Saturday, December 19, 2015

Rapid Diagnostic Test Invention of Liberian-American Scientist Published in Nature

The rapid multiplex diagnostic test Invention of a US-Liberian infectious disease scientist, Dr. Dougbeh Chris Nyan’s, has been published in Nature Scientific Reports, an international peer-reviewed biomedical journal of the Nature Publishing Group. The invention is a portable rapid infectious diseases diagnostic system that detects and identifies multiple viruses in less than an hour. Announced earlier this year, Dr. Nyan’s invention addresses the need for speedy detection and identification of different viruses and for containing the spread of these infectious diseases in both developing and developed countries. The test simultaneously detects and identifies up to 7 or more different viruses, including HIV/AIDS, Dengue virus, Hepatitis viruses, Ebola, and West Nile virus that are common in Africa, Asia, and in the Americas. With the recent emergence of new cases of Ebola infection in Liberia, medical field workers could benefit from the Nyan-Test when produced. In the current Nature publication, Dr. Nyan and his research assistant, Mr. Kevin Swinson, reported their findings on simultaneous detection and identification of 6 medically important viruses. “In the next publication we will report on other pathogens such as Ebola, Chikungunya virus, Plasmodium (malaria), Leshmania, SARS, Trypanosoma, and Tuberculosis infection” said Dr. Nyan, a scientist in the US who is originally from Africa, the Republic of Liberia.

Earlier this year the world witnessed a severe global threat, as infection with the Ebola virus disease spread from Guinea in December 2013 to Liberia, Sierra Leone, Mali, Spain, United States of America, United Kingdom, Senegal, and Nigeria within 6 months. The lack of a rapid diagnostic test for Ebola virus was one of several challenges encountered by health care workers during the outbreak. “We are hopeful that this test will offer health care providers the ability to quickly detect and distinguish, for example, Ebola and Malaria infections which present similar clinical symptoms at the onset of infection and help in prompt clinical decision on specific treatment modalities”.

Asked when the test kits of his invention will be available, Dr. Nyan responded that “first, we have filed patent protections on our technology to protect our intellectual property and we are now seeking funding and collaborative partnership with institutions (such as the WHO, ECOWAS, Africa Union, US Department of Health), with philanthropists, and with private investors anywhere in the world so as to produce the diagnostic kits”. He further added that, “we want to ensure that simple-to-use and fast infectious pathogens diagnostic kits are accessible and affordable wherever they are needed anywhere in the world, particularly for the poorer countries and communities; I pray that this will contribute to ensuring global public health safety and also contribute to mitigating cross border transmission of infectious diseases and epidemics”, Dr. Nyan said.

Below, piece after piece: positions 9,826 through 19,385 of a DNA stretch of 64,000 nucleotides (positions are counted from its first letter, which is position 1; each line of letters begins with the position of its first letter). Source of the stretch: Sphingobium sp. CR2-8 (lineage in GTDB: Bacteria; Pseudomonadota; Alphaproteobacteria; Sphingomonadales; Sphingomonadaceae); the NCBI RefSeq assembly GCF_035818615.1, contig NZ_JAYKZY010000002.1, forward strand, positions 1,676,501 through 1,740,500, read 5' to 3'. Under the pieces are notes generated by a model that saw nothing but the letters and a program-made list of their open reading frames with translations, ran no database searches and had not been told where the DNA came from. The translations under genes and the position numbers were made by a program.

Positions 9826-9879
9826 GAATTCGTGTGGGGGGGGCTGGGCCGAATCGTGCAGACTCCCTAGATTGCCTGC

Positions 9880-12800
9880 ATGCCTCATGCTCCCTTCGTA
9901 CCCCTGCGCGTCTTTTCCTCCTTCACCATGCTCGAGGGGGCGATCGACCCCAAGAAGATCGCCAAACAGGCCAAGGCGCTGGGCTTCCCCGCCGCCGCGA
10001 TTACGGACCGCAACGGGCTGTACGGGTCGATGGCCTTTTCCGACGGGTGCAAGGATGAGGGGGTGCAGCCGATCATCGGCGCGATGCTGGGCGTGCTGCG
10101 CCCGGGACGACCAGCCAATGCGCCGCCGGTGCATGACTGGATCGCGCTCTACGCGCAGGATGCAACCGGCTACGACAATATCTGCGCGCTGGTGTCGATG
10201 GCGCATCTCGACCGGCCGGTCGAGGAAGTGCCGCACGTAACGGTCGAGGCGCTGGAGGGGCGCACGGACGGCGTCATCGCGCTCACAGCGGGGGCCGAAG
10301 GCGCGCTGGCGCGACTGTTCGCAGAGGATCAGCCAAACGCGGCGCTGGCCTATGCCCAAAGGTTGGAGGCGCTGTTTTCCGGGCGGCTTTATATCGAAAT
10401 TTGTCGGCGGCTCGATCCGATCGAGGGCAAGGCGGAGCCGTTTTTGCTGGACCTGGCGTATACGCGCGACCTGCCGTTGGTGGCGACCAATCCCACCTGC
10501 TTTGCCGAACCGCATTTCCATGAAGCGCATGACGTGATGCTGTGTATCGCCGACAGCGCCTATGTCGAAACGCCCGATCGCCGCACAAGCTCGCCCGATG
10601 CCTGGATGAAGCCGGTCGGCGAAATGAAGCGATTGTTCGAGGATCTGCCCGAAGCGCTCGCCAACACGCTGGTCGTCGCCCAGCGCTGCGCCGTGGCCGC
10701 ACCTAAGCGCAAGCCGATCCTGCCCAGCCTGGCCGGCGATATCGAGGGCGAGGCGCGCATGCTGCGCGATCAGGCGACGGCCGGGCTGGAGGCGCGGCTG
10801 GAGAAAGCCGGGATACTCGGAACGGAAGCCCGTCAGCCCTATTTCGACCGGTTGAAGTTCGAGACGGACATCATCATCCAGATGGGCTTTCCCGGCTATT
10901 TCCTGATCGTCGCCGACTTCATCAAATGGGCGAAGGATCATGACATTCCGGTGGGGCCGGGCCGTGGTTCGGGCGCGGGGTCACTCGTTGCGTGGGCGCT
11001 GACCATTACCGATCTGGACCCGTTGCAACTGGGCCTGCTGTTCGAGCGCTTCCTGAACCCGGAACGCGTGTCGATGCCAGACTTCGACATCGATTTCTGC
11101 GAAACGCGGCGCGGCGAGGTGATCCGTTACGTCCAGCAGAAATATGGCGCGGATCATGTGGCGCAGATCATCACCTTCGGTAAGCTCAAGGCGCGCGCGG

The entry of this new diagnostic test into the health care arena is expected to impact diagnostics. According to Dr. Nyan’s Nature publication, the rapid multiplex diagnostic test is sensitive, specific, portable and simple to use. The test is of high quality and priced to be affordable than its competitors, while “serving humanity and addressing global health security”, he added.

Dr. Nyan’s research team plans to conduct field studies of the diagnostic test in Africa, Asia, and South America. When asked about what he made of the new Ebola cases in Liberia and Sierra Leone being declared Ebola free, the NIH and German-trained infectious disease specialist commented that, “we must be reminded of the epidemiological history of the Ebola virus; the virus (Ebola) seems to take permanent residence wherever it strikes; I would strongly urge these Ebola-affected countries to institute sustainable infectious disease control and prevention programs and technical collaboration”. In September 2014, Dr. Nyan, testified to US House Committee on Ebola and proposed the establishment of regional Centers for Disease Control and Prevention in Africa.

OpGen's QuickFISH Rapid Pathogen ID Test Demonstrates Clinical Utility and Cost Effectiveness in Community Hospital’s Antimicrobial Stewardship Program

OpGen, Inc., a molecular diagnostics and bioinformatics company helping to guide antibiotic therapy and to assist healthcare providers in combatting multi-drug resistant infections, announced today that the American Journal of Clinical Pathology has published a study on the benefits of using the company’s rapid Staphylococcus QuickFISH test at Winter Haven Hospital in Winter Haven, Fla.

The study, entitled “The Impact of Implementation of Rapid QuickFISH Testing for Detection of Coagulase-Negative Staphylococci at a Community-Based Hospital”, demonstrated that when incorporating QuickFISH testing for Staphylococcus into its Antimicrobial Stewardship (AMS) program, the hospital calculated significant annual savings ($764,316) through a 30% reduction in length of stay. The hospital achieved this through use of the test as part of its AMS program that helped it to rapidly differentiate between Coagulase-Negative Staph (CoNS), a normal constituent of human skin, and a potentially life-threatening Staphylococcus aureus infection.

The study was published online on December 10, 2015 and will appear in the January, 2016 print edition of the Journal.